We usually think of diabetes as a human disease. But it’s becoming more prevalent in dogs and cats.
Diabetes in Dogs
Diabetes in dogs is usually classified as Type 1, where the body is not producing enough insulin, a hormone crucial to metabolism. Untreated, diabetes mellitus (DM) can be fatal.
Female dogs are twice as likely to develop DM than male dogs, as are older dogs, aged 7-9. Certain breeds are more predisposed to DM, including:
- Australian terrier
- Bichon Frise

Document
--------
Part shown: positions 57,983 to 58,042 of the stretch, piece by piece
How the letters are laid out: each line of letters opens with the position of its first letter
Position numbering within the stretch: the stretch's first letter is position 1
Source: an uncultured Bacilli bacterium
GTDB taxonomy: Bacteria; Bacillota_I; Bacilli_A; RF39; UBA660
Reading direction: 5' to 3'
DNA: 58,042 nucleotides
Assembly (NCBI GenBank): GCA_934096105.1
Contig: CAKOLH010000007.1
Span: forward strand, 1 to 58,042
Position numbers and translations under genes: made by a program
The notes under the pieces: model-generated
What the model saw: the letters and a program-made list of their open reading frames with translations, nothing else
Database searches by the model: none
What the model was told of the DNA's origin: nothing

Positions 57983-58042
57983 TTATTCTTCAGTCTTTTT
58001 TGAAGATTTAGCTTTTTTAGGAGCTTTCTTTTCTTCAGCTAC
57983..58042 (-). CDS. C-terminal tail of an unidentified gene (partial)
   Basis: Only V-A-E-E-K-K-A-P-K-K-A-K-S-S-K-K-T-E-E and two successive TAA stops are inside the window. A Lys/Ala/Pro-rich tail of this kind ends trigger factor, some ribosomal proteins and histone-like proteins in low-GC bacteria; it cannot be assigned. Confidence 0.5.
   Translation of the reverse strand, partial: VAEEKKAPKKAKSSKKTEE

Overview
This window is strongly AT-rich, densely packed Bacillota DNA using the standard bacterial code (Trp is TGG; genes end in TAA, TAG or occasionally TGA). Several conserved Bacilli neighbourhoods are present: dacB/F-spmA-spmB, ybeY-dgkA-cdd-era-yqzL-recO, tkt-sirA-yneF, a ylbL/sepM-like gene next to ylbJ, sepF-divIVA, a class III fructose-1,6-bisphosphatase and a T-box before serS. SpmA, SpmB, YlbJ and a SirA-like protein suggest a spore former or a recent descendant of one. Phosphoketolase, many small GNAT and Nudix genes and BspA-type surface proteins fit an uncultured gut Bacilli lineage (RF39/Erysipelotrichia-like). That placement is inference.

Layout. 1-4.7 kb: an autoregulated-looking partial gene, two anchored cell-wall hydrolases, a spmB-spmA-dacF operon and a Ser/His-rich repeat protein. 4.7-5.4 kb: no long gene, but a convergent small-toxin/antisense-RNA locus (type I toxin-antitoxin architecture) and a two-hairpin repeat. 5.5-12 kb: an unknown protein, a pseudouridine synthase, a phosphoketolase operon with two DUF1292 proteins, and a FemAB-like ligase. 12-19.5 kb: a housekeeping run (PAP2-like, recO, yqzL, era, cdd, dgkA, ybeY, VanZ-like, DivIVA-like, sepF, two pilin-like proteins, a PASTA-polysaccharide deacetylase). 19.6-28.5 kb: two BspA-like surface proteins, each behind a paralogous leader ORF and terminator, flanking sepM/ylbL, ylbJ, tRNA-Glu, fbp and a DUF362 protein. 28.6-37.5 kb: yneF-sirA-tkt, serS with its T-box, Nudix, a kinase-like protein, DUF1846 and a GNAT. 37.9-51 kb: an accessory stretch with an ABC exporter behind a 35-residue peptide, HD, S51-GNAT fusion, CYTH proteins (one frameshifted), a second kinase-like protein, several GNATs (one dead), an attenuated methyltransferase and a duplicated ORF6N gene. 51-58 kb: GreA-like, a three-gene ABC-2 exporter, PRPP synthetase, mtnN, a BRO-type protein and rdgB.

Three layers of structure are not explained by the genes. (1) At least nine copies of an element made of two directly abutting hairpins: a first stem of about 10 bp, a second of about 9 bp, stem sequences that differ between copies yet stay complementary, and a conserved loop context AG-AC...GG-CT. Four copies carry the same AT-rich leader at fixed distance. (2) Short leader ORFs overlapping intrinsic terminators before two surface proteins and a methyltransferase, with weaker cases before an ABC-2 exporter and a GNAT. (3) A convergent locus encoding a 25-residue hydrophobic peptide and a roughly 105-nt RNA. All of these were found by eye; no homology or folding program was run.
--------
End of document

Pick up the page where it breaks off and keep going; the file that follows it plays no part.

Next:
- Cairn terrier
- miniature pinscher
Diabetes in Cats
One in every 200 cats may be affected by DM. More male cats have DM, as well as cats aged 8-13 and Siamese cats.
Signs of Diabetes in Dogs and Cats
- Always thirsty
- Always hungry
- Urinates frequently, or urinates in the house/outside of litter box
- Good appetite and possibly overweight, yet continually loses weight (particularly over the back)
- Cloudy eyes (dogs only)
- Dry or dull coat
- Poor skin condition (such as excessive dandruff)
Dogs and cats with diabetes usually require life-long insulin injections, careful bloodwork monitoring, and frequent re-evaluation.